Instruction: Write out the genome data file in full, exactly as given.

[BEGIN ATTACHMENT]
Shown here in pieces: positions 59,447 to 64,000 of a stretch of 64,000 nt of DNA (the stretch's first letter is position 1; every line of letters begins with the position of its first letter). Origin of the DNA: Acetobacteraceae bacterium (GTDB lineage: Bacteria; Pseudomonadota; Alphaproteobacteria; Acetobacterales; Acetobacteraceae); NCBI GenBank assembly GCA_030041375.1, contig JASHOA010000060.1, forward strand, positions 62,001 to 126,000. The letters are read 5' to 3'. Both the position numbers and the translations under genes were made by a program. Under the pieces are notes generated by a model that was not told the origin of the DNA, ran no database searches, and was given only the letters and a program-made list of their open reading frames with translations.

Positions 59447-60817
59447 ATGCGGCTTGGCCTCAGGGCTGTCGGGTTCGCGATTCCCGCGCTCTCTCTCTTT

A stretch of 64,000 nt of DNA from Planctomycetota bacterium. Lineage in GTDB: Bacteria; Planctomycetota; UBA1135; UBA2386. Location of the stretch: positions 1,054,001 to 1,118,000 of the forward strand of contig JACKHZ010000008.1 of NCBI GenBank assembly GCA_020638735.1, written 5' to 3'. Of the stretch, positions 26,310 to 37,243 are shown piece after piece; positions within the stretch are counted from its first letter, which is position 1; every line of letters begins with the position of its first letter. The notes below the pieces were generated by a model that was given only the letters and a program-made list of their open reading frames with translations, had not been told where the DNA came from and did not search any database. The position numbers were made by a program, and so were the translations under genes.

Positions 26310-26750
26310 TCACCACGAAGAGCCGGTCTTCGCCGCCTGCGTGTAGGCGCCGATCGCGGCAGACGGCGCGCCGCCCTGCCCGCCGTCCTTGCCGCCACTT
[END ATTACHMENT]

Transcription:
Shown here in pieces: positions 59,447 to 64,000 of a stretch of 64,000 nt of DNA (the stretch's first letter is position 1; every line of letters begins with the position of its first letter). Origin of the DNA: Acetobacteraceae bacterium (GTDB lineage: Bacteria; Pseudomonadota; Alphaproteobacteria; Acetobacterales; Acetobacteraceae); NCBI GenBank assembly GCA_030041375.1, contig JASHOA010000060.1, forward strand, positions 62,001 to 126,000. The letters are read 5' to 3'. Both the position numbers and the translations under genes were made by a program. Under the pieces are notes generated by a model that was not told the origin of the DNA, ran no database searches, and was given only the letters and a program-made list of their open reading frames with translations.

Positions 59447-60817
59447 ATGCGGCTTGGCCTCAGGGCTGTCGGGTTCGCGATTCCCGCGCTCTCTCTCTTT

A stretch of 64,000 nt of DNA from Planctomycetota bacterium. Lineage in GTDB: Bacteria; Planctomycetota; UBA1135; UBA2386. Location of the stretch: positions 1,054,001 to 1,118,000 of the forward strand of contig JACKHZ010000008.1 of NCBI GenBank assembly GCA_020638735.1, written 5' to 3'. Of the stretch, positions 26,310 to 37,243 are shown piece after piece; positions within the stretch are counted from its first letter, which is position 1; every line of letters begins with the position of its first letter. The notes below the pieces were generated by a model that was given only the letters and a program-made list of their open reading frames with translations, had not been told where the DNA came from and did not search any database. The position numbers were made by a program, and so were the translations under genes.

Positions 26310-26750
26310 TCACCACGAAGAGCCGGTCTTCGCCGCCTGCGTGTAGGCGCCGATCGCGGCAGACGGCGCGCCGCCCTGCCCGCCGTCCTTGCCGCCACTT